Okanagan growers learned Tuesday from the government that funds announced in May to re-start the replant assistance program will not be available until 2013.
Kirpal Boparai, president of the B.C. Fruit Growers Association, says that means that none of the $2 million announcement in May will actually reach growers’ hands until a year from September, a fact which could be the last straw for some farmers, who are already in a weakened financial state because of a poor market for apples.
“Some could go out of business, especially if they believed the replant program would go ahead when government announced it,” he said.
“The money is just sitting there, but they won’t go ahead until next year,” he said.
The $2 million would provide about $7,000 per acre towards the estimated cost of $25,000 to $30,000 per acre to replant an apple orchard, or about 30 per cent of the total cost, he said.
BCFGA general manager Glen Lucas said a quick survey of growers who have enquired about the program indicated that about 37 have replanted this year, expecting there would be a replant program available for some assistance this year.
He said they would have based that on recommendations of a joint grower-government working group that recommended last fall continuing the replant program and then the agriculture minister’s statement that he supported that recommendation when he spoke to growers at their convention in January.
“Growers don’t embark on a one-year replant plan; it’s a five-year program,” explained Lucas. “It’s a big investment and it’s several years before the new trees come into production, so there’s no income from that acreage during that time.”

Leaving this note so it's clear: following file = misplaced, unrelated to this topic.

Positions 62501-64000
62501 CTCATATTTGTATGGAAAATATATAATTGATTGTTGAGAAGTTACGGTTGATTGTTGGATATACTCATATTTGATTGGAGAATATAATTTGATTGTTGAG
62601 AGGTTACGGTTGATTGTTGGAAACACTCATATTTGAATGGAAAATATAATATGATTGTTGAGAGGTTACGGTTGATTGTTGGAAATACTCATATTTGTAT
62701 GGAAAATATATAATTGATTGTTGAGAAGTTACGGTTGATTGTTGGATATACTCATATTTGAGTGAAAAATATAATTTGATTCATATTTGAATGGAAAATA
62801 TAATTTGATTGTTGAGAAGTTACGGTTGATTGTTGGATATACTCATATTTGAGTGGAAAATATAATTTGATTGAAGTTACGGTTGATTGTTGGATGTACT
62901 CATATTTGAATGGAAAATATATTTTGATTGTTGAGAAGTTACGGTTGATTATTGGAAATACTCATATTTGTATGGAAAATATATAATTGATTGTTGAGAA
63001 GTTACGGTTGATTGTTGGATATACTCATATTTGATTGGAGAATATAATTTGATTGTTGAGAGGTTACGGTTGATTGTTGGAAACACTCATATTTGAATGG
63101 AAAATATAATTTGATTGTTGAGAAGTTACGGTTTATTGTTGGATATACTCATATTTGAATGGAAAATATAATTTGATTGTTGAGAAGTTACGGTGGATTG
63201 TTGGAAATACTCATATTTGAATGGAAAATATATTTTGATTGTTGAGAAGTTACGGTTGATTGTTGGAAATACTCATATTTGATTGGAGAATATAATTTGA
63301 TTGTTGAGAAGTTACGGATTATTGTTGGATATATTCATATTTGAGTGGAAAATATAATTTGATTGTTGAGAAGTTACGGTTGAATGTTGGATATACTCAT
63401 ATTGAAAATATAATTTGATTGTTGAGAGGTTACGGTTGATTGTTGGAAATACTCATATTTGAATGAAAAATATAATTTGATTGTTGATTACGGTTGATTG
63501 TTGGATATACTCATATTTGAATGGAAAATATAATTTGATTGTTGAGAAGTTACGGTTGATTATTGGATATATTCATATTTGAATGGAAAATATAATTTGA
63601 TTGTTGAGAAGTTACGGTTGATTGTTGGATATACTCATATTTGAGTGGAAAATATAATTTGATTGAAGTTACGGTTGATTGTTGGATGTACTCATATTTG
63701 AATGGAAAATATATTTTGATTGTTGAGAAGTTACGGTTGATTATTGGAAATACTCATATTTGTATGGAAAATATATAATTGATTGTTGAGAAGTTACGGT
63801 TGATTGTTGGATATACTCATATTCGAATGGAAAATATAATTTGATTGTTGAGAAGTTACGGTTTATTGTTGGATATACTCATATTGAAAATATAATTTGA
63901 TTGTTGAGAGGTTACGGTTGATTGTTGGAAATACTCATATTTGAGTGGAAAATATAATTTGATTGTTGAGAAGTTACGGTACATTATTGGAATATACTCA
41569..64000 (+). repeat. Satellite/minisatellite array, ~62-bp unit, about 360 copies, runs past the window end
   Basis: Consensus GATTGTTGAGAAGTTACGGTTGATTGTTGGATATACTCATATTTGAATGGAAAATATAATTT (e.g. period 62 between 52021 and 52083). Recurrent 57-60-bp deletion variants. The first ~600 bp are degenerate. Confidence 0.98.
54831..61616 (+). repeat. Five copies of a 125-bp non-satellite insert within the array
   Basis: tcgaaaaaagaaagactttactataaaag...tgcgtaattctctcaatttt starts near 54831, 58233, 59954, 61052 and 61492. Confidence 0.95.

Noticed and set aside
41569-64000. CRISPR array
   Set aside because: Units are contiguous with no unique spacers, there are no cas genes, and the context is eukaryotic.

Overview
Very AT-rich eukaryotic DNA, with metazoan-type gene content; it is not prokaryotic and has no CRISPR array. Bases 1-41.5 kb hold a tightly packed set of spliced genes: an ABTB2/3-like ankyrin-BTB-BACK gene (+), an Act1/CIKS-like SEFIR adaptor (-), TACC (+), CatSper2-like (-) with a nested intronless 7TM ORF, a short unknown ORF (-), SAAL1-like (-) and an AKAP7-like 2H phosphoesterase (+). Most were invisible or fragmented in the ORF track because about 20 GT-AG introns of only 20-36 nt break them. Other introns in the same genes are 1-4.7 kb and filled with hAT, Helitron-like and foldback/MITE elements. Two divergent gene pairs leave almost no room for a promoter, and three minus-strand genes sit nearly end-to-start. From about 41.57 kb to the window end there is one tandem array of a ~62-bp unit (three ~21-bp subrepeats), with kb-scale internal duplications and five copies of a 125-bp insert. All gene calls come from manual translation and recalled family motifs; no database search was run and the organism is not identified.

The program will encourage high-density plantings, which use more efficient irrigation systems and reduce the amount of pesticides used as orchards are more compact.
It would only be available to growers who planted more popular, newer varieties that draw better prices in the marketplace and help growers be more competitive.
Boparai claims the funding announcement was just a photo-op for government politicians who “threw smoke in growers’ eyes.
“They announced it but intended it to begin a year later,” he said.
He noted that it’s not a new program, but one which government cut off a year ago, so he sees no need to delay re-starting it by two years.
It will be administered by the BCFGA, which administered the previous program as well.
Boparai said as soon as they learned the new program was not to be started until next year, they lobbied government to begin it immediately, but Tuesday the final answer came back negative.
“This was just a glamourous announcement for the public. We have nothing,” he added.
“They are penalizing young people for spending money to replant and now they discover they are not eligible,” he said.
“They got farmers’ hopes up and now they’ve let them down.”